The proposal is a good attempt to save CDM, which in the past years has lost debate space to other mechanisms (e.g. loss and damage, and REDD+), and has barely reached ADP discussions. But the proposal is already being deeply criticized by other countries, in particular the European Union. The expression “double-counting” of CERs in different markets was continuously used during this week negotiations, in a clear reference to the Brazilian proposal for after 2020. While the double-counting language was not included in the final CMP decision regarding CDM due to lack of agreement, the issue will continue to underline future discussions as Parties move on to a new international agreement.
With this statement the Executive Director of the Green Climate Fund (GCF), Ms. Hela Cheikhrouhou, reported on the current status of the fund. The interactive session held on Thursday at COP 20 provided a brief overview of the latest GCF decisions, and laid out the expected deliverables for next year. Offering an optimistic perspective, Ms. Hela affirmed that grants are scheduled to start being distributed next year in the hope that approved mitigation and adaptation projects can be presented at COP 21. But for the GCF to be able to do so, the interested countries will have to do their homework and develop functioning institutions to tackle climate finance flow. From GCF’s part, Ms. Hela explained that procedure rules will be kept simple to allow “less process, more access.”
This seems to be the ideal approach; climate funds bureaucracy has been one of the main obstacles for these funds to effectively reach vulnerable countries – least developed, small island, and African countries. But is this a fair procedure? Many in the session raised concerns related to the hurry in approving projects for Paris 2015, and how this simplified, speed process will once again negatively impact countries that are more vulnerable to climate change impacts.
The imbalance between least developed countries and larger developing countries has been seen through the years, and is present in several of the mechanisms adopted under the UNFCCC and the Kyoto Protocol. The most critical example is the clean development mechanisms (CDM). During the first commitment period of the Kyoto Protocol, countries like China, Brazil, and India were responsible for hosting the majority of CDM approved projects. In the financing context, this gap is based on vulnerable countries’ lack of institutional capacity to properly enable climate finance flow.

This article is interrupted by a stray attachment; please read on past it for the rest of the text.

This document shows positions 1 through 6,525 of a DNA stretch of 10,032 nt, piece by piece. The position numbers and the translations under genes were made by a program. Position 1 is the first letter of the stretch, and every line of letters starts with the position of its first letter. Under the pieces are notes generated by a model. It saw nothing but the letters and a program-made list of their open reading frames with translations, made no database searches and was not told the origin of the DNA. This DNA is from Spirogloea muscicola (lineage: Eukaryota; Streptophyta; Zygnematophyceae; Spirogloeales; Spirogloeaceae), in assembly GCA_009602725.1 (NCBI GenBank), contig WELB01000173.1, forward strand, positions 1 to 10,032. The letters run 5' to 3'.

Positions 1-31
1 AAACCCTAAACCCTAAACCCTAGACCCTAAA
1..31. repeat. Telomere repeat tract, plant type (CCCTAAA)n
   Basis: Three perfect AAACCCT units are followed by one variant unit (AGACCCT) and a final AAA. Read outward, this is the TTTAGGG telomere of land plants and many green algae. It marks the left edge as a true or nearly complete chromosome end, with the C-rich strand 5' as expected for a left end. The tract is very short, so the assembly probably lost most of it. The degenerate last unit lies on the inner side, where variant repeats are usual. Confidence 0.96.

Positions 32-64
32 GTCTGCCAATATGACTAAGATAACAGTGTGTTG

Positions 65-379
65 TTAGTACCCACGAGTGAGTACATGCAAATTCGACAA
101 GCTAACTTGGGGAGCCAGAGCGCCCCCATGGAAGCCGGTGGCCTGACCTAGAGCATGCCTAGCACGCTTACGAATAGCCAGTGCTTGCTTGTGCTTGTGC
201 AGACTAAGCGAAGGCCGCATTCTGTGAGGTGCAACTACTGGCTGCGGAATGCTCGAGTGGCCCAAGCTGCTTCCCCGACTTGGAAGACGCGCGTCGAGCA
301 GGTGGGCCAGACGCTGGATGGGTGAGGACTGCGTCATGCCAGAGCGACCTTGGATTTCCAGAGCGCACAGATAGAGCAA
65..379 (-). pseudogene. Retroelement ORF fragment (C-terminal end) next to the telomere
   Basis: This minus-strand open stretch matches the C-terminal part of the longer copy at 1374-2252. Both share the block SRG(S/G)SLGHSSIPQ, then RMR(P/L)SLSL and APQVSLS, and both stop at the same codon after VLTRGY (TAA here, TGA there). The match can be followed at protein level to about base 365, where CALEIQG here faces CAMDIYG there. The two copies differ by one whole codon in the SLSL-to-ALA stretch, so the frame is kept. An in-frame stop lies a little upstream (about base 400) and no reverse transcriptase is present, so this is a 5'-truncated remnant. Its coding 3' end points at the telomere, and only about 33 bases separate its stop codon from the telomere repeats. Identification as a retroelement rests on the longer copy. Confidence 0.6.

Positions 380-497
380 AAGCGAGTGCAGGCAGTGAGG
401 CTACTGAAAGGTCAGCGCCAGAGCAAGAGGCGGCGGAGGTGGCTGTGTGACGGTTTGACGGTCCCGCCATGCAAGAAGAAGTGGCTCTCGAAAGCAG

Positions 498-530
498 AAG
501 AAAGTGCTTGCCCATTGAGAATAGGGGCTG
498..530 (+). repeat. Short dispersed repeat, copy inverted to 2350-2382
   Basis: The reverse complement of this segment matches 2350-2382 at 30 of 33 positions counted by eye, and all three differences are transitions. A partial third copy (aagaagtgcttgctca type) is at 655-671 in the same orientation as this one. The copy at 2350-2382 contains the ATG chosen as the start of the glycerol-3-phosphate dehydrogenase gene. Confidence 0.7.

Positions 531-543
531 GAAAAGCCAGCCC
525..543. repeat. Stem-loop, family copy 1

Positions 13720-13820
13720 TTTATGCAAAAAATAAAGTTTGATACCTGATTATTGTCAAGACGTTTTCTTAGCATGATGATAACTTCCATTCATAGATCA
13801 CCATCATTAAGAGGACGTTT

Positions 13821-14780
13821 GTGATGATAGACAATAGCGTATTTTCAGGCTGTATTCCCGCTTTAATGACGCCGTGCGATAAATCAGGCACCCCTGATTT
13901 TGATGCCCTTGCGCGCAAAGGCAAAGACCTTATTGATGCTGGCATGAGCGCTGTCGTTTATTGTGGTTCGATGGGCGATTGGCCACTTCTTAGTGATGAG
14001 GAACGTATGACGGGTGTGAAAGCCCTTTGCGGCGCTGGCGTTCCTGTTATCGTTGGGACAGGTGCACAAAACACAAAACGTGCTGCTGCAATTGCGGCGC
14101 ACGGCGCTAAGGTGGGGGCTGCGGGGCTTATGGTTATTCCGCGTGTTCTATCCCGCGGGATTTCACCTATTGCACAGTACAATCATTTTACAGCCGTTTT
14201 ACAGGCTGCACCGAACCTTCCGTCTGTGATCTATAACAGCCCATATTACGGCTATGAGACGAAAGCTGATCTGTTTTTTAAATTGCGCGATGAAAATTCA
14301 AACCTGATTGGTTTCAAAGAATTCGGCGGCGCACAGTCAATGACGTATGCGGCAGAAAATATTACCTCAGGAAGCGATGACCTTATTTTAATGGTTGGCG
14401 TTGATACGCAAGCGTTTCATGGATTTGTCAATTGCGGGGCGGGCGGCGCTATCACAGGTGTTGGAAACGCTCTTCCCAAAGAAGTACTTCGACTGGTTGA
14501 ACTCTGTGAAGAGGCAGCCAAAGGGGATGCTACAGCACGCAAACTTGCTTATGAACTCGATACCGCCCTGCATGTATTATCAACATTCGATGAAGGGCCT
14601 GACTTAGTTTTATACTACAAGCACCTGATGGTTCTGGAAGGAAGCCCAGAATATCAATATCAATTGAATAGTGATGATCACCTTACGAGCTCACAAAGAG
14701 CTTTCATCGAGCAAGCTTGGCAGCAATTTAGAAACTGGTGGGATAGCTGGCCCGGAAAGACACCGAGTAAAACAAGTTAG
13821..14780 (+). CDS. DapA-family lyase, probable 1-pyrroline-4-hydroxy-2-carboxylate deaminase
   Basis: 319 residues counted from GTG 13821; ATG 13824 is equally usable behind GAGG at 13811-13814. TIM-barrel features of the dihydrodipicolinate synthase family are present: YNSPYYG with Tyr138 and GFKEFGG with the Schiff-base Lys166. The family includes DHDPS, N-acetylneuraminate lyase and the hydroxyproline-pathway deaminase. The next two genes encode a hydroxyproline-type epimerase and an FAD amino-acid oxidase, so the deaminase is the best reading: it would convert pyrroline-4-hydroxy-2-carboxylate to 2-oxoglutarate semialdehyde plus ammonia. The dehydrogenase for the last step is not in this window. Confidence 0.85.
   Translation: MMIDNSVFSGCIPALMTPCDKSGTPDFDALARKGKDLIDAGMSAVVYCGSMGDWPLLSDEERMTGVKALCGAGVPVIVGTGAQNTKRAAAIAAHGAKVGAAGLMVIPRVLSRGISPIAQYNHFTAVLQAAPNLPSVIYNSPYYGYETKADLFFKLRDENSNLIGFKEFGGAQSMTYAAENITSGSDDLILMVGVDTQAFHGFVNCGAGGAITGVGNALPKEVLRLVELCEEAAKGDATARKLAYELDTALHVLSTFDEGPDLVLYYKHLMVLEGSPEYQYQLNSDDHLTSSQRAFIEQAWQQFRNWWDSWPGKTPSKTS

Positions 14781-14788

The bottom line is that less process is ideal, and it will lead to more access. But without the right rules in place, it will not provide access to those countries that might be the highest in need. The readiness process offered by the GCF, while promising, will make difficult for these countries to take advantage of the fund resources if greater support for capacity building is not provided on time. A lot of work will have to be done, but 2015 “hit the ground running” approach will, once again, leave the most vulnerable countries behind – the opposite direction of GCF’s goal.
Let’s face: it is almost the end of 2014 and we are still negotiating an international agreement to mitigate climate change for after 2020. The good news is that several countries have taken the initiative, and adopted climate change policies. These policies vary from emissions trading, carbon taxes, performance standards, among others. But what role will these regional, national, or sub-national policies play under the new international agreement? Yesterday, the International Emissions Trading Association (EITA) held a side event to address this question. The discussion, “Linkage Among Climate Policies in the 2015 Paris Agreement”, had as panelists leader researches on the topic: Robin Stavins, from Harvard University; Daniel Bodansky, from Arizona State University; and Dirk Forrister, from EITA, among others. The discussion was based on the latest report from the Harvard Project on Climate Agreements, “Facilitating Linkage of Heterogeneous Regional, National, and Sub-National Climate Policies Through a Future International Agreement” (November, 2014).
The concept of linkage is fairly simple; it refers to the idea that distinct carbon pricing instruments can be linked together to meet the general goal of reducing greenhouse gas emissions. The linkage can occur is two ways: direct and indirect. The direct linkage occurs when two different schemes mutually accept the emission reduction units from one another to meet their goals. The indirect linkage occurs when two programs, for example cap-and-trade schemes, do not allow the trade of allowances between their programs, but both are direct linked to a third, common trading scheme.
As wisely explained by Daniel Bodansky, to address this issue the new international agreement can follow three distinct approaches. The first is to expressly forbid any linkage between different carbon pricing schemes. The second approach is to be silent about the issue, and the third, preferable approach is to allow linkage between different carbon pricing schemes. Allowing linkage would provide a number of benefits to participating countries, including: cost savings; improvement of individual market, through the decrease of market power and price volatility; and equity distribution. Another main interesting point is that, as Robert Stavins (left) pointed out, allowing the linkage between different schemes can potentially increase overall national emission reduction ambitions, as more market options are made available.